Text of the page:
Wednesday, July 20, 2011

Learning To Play; Playing To Learn

I was at a play activity with some people in one of my moms groups, and one of the parents complained that since his daughter didn't meet the cutoff date, she'd be almost four before she could go to preschool. I mentioned our co-op preschool, and ones like it in nearby cities, that offered classes from age 1 or younger!
Other Mom (OM): "But it's not a REAL school, is it?"
Me: Excuse me? "Well, they have circle time, sing songs, have different activity stations, art projects, sensory play, pretend play, and indoor- or outdoor-playground time."
OM: "Yeah. But they don't really teach anything. Not like a real preschool."
Me: "Well, first off, I don't know about the older classes, since we've only done the 1-2-year-olds class. But she learns to share, wait her turn, listen to the teacher, stay with the group... You know. Social stuff. Plus she improves her fine-motor skills and verbal skills." (Since no one else can automatically interpret her speech like I can, she has to learn to say it clearer, or use different words, so she can be understood.)

The girl's father, who had been the one looking for a preschool, just brushed the whole thing off, based on this one mom's snobbery (her child was older and already in preschool.) Look, buddy. You wanted a preschool for a child technically too young to go to other schools. What exactly were you expecting? Yale for toddlers? My child learned the alphabet from watching an Elmo DVD. I don't need them to ram it into her at school. Offer it? Sure. But at 1-2 and 2-3? Please. Next year we start the 3-4 class, and I'm eager to see what we get to do. I know they have a whole slew of fun stuff that we've only glimpsed at Open House night.

Even my sister scoffs at our preschool. It happens to be in a church, but not run by the church. But she just views it as a fancy daycare. I found a co-op out near her, through a community college, and still it's not good enough for her. She waited until her eldest was old enough to go to a Montessori preschool (which is my goal, but Z just wasn't ready for a 4-5 day drop-off this coming school year. *sigh*) But then complains that her daughter seems to slip through the cracks because she's quiet and low-maintenance. And the other kids are all at least half-a-year older or younger than her, so no one at her developmental stage. So, say what you will about preschool for under-3. But no one in our class ever got ignored or left in a corner by themselves the whole class! And for me, having Z learn to respect and listen to another adult is a huge accomplishment. Even if the only interaction she'd have was to go tell the teacher she wanted to go into the Mommy room to be with me! (*sigh*)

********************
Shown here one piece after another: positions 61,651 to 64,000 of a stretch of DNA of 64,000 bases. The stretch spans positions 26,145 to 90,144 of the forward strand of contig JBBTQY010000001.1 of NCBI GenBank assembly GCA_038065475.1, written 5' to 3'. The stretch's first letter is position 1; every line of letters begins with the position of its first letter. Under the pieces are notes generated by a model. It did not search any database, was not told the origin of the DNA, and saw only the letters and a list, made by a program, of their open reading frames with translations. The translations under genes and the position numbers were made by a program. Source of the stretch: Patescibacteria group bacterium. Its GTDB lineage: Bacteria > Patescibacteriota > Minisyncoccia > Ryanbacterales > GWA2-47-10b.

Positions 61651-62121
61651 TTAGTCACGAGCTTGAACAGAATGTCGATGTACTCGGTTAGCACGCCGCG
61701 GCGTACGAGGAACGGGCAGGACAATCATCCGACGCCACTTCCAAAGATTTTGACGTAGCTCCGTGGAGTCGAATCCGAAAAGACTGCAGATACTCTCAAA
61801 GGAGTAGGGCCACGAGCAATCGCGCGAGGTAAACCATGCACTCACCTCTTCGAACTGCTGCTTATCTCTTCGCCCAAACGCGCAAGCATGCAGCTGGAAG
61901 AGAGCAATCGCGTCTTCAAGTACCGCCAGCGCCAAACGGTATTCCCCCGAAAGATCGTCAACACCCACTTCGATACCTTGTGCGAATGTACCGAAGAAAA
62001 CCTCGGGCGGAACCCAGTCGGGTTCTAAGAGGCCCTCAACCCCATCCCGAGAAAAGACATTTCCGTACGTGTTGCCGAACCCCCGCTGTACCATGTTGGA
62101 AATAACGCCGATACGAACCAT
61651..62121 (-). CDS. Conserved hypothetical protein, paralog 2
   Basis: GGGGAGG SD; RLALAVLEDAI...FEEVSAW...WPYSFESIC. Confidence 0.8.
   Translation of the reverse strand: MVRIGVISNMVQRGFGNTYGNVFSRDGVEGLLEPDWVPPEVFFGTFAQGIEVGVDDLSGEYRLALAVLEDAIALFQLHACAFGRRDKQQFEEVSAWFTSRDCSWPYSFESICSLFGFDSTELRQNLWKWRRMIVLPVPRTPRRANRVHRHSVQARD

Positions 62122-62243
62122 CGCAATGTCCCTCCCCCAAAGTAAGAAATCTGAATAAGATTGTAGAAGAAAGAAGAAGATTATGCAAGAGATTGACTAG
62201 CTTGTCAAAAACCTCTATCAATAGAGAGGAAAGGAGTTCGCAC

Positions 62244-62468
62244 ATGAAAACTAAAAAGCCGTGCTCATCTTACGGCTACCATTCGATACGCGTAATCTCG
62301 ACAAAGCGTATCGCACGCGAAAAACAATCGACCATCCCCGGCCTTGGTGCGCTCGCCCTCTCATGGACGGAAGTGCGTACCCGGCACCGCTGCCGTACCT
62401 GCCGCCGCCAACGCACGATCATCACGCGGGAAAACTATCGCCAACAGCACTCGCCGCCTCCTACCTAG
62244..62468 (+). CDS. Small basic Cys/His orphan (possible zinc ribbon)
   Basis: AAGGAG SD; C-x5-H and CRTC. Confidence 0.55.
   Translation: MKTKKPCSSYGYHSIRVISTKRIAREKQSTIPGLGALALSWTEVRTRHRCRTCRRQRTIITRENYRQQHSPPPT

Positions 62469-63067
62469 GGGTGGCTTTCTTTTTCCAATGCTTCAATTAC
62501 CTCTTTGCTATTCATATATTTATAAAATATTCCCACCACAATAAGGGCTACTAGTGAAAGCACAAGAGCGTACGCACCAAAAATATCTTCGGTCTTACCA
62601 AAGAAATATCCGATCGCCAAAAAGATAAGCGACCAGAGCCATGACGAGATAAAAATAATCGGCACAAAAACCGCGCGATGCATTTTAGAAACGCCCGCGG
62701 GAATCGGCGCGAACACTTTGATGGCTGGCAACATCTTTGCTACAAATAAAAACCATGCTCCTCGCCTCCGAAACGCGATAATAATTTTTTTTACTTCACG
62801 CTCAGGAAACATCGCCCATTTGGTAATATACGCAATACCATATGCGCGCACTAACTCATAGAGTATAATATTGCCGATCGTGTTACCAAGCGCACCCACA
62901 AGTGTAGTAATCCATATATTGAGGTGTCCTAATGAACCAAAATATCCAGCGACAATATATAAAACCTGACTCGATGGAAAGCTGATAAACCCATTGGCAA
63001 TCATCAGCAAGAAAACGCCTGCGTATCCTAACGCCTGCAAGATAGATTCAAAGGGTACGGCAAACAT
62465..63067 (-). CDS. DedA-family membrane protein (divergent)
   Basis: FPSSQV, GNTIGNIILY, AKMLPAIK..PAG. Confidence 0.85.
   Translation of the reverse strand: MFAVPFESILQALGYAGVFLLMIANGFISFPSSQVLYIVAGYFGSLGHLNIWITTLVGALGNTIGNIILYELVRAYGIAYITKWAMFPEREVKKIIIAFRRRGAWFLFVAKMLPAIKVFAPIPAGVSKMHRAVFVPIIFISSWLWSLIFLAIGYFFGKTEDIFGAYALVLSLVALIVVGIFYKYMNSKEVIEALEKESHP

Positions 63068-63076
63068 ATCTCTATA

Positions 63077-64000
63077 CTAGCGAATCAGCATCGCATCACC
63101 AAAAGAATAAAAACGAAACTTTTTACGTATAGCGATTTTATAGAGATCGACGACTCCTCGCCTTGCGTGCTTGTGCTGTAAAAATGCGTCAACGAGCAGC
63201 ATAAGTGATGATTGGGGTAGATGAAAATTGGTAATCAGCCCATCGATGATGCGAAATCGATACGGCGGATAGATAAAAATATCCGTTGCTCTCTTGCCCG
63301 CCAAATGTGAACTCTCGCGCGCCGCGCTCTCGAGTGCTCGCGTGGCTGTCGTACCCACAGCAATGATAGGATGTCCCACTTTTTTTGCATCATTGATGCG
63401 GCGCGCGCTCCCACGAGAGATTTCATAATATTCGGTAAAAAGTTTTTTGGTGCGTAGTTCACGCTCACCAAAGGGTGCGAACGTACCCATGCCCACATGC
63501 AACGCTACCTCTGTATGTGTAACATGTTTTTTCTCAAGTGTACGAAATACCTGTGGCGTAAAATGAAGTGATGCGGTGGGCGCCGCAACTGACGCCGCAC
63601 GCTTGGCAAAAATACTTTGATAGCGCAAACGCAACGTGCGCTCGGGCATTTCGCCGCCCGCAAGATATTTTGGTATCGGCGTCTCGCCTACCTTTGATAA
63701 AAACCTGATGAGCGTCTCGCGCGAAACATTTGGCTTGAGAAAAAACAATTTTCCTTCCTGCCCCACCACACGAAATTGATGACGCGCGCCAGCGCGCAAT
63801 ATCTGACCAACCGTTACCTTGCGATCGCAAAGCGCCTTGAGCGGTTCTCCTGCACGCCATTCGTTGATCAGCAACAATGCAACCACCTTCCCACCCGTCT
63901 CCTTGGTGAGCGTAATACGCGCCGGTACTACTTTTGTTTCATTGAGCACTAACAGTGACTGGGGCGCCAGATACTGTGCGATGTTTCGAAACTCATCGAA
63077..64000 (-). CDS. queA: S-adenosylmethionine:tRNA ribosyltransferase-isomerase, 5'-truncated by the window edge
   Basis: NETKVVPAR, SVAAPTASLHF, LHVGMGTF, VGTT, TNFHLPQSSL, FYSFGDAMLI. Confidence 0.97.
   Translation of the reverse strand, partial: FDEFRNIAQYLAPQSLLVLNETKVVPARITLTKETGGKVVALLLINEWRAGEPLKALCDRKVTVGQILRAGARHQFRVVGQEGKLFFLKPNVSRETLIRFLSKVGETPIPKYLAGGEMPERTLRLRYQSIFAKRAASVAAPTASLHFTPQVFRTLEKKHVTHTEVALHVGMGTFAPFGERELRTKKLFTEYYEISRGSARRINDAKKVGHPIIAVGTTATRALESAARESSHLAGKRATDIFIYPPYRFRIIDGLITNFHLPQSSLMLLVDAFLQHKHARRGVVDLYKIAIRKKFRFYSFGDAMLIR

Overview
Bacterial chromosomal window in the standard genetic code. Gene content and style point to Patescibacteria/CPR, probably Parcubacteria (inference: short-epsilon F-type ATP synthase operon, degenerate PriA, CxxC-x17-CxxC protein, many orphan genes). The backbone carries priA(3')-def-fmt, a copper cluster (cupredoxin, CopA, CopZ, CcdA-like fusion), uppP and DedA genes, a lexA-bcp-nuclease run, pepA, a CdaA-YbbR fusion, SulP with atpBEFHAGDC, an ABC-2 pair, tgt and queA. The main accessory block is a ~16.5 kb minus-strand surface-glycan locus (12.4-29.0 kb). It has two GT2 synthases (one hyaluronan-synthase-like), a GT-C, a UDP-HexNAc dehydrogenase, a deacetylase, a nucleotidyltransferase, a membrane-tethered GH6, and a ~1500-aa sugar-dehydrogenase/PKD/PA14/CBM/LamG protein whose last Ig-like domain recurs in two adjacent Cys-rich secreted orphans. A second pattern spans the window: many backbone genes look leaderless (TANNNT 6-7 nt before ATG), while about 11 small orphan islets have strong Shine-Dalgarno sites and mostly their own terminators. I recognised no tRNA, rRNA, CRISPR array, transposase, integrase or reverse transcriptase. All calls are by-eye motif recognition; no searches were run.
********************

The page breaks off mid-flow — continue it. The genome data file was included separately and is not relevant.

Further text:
But all that disrespect for a "non-scholastic" preschool made me want to write a post about how even the simplest of play activities is really subtly teaching them. They're learning all the time. Even when we think we're too lazy to do anything enriching, we probably really are, and just don't know it!

Playing with blocks: Creative expression and construction. Teaches sizes and shapes, bigger and smaller, weights and balances, height and depth, and possibly colors and textures. Counting, numbers. And when playing alongside a friend, sharing and cooperation. Possibly even teamwork, as they get older. Hand-eye coordination. And exercise: fine motor skills to balance blocks or place them exactly where they want, as well as broader exercise when moving around for larger creations. Problem solving. Sequencing. Spatial relations. Likeness/differences. Matching and classifying. Introduction to math concepts.